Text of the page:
- We just adopted Chloe and Maya - an adorable little Yorkie and Shitzu who are 10 and 7 respectively. They spent their entire lives in a crate having litter after litter to make money for a puppy mill. Many are assuming that they'd be easy adoptees because they're cute and small and purebred. But, they've still been abused and still have baggage. They've never been free in a home, every noise makes them jump, and they are not potty trained. The only part that's easier because of their size is that their pee and poops are much smaller than Turbo and Jaeger's. It's been three weeks and I expect it will take a few months for Maya to really adjust and relax.
They Might Bite
Many rescues are in "fight or flight" mode. They may bite, especially if you rush at them or have an overzealous toddler who tries to give them a hug. It's not because they're feral or mean. They have PTSD and have zero idea what is going on or coming at them next.
I made this horrible mistake with Ruby, who was one of our rescues. She was a bichon who also spent her whole life in a crate breeding puppies that were sold on Craigslist. Her back legs didn't work very well and she was a very scared girl. I mistakenly let her off leash when we first got her and she started to try to run away. I had to dive on her to keep her from running away and, of course, she turned around and bit me. And that was completely and totally my fault.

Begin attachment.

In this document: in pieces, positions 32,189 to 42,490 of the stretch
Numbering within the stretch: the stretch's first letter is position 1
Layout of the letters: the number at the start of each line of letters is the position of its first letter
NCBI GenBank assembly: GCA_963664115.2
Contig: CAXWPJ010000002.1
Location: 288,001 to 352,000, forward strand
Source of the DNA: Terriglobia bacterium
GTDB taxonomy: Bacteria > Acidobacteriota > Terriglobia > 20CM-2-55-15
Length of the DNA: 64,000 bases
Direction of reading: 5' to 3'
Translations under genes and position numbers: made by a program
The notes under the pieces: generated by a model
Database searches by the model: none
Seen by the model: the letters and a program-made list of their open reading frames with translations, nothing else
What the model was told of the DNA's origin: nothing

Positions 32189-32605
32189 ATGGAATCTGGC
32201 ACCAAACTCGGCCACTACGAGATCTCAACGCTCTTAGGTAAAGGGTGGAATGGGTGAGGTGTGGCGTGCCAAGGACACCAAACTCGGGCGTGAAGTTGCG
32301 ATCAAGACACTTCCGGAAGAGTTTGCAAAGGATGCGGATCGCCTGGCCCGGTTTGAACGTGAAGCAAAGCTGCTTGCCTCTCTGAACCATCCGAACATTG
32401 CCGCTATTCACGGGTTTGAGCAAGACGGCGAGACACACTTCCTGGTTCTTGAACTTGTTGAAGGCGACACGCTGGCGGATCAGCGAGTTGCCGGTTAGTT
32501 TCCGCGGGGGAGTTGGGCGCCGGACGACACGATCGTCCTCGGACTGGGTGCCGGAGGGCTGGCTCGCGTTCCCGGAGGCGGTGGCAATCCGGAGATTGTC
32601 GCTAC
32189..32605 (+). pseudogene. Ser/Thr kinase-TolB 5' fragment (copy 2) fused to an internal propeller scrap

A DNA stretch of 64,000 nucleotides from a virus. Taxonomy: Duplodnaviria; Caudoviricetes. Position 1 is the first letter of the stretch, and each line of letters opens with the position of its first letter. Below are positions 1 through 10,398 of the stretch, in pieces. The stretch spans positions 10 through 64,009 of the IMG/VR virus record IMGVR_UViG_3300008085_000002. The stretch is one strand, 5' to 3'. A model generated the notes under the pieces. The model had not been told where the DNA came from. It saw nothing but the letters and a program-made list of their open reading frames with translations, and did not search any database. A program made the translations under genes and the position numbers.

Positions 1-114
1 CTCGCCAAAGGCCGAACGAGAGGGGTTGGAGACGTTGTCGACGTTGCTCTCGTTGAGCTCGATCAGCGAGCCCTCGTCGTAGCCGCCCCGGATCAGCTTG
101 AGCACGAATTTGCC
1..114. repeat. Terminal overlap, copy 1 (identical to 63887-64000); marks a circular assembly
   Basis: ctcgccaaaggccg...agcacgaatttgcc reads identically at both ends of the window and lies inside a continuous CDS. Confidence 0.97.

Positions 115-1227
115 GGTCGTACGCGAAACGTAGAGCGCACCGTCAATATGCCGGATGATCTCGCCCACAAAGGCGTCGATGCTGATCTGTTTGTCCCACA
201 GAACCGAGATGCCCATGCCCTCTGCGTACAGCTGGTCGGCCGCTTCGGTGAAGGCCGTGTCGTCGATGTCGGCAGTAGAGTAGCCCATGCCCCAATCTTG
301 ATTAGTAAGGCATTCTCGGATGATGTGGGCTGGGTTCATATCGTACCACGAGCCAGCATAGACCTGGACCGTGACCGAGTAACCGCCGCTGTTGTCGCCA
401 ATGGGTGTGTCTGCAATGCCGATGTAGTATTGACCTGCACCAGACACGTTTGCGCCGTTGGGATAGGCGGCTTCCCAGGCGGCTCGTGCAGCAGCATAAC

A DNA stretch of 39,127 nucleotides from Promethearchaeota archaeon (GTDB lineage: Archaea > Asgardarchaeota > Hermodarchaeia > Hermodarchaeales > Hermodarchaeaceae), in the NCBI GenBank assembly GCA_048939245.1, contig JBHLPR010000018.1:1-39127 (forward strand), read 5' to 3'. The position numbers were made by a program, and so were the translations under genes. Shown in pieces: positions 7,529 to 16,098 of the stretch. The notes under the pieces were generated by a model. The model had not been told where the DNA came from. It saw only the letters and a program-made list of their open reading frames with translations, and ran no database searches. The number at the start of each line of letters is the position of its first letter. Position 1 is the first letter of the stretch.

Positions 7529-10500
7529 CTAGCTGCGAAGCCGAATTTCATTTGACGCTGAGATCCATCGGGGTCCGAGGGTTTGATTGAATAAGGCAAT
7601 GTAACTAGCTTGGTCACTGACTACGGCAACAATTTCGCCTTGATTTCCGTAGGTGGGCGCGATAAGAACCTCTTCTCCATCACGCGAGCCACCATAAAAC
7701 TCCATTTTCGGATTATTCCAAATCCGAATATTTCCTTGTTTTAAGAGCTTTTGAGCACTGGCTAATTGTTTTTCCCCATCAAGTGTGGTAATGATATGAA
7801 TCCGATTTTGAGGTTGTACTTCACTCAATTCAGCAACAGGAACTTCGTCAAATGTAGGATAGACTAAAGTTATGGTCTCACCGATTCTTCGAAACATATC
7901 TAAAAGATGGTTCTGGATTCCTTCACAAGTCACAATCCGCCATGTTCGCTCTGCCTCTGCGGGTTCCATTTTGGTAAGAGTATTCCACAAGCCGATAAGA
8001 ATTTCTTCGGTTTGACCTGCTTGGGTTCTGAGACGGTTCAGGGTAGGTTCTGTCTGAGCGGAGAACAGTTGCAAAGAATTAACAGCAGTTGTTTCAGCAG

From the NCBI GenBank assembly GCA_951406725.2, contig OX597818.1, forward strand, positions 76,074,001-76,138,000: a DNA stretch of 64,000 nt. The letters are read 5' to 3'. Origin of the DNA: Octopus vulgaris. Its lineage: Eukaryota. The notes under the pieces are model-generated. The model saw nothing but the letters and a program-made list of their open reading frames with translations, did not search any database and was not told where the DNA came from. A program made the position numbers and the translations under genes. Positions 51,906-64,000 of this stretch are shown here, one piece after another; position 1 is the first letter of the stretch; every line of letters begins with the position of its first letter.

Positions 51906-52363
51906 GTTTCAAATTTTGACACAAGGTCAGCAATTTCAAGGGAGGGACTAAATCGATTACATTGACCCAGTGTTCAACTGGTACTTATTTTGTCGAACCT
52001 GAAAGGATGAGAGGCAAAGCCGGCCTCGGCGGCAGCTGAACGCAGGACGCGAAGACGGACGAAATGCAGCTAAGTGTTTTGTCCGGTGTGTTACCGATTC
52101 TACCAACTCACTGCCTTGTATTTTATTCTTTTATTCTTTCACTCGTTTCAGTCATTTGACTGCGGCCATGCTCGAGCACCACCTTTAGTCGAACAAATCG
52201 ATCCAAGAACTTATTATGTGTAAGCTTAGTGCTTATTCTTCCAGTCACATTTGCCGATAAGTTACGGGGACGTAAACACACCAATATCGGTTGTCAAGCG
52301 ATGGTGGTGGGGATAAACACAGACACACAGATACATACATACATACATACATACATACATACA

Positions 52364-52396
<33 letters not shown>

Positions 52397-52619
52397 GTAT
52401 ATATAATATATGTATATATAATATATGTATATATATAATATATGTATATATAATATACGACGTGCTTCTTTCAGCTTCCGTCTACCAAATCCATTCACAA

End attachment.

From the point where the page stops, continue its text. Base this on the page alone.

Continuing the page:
They will Chew, Shred, Pee, Hide, and a Myriad of Other Things That are Less Than Desirable
If possible, be home for the first week or two that you have the dog. Bringing them to a new environment on a Saturday, being there on Sunday, and going to work first thing Monday morning for the week is going to bring with it a whole set of issues. You may come home to things chewed up or potty accidents. These are not the dog's fault. They have never lived in your home before and don't know the expectation.
My favorite story occurred on the night that we brought home Reggie, 9 month old shelter puppy who was scheduled to be euthanized that day. I couldn't leave him there. He weighed 100 pounds and was a Great Pyrenees and Yellow Lab mix. On his first night, Reggie jumped onto my bed and proceeded to lift his leg and pee all over a nice clean pile of laundry along with my bedspread. I spent the next few days cleaning up copious amounts of 100 pound Reggie's diarrhea. The excitement of the new home and the change in diet had upset his stomach. I cried for days because I felt like I had made a huge mistake. But, I also knew that he was my responsibility now and that it was up to me to make it work. Taking him back was not an option.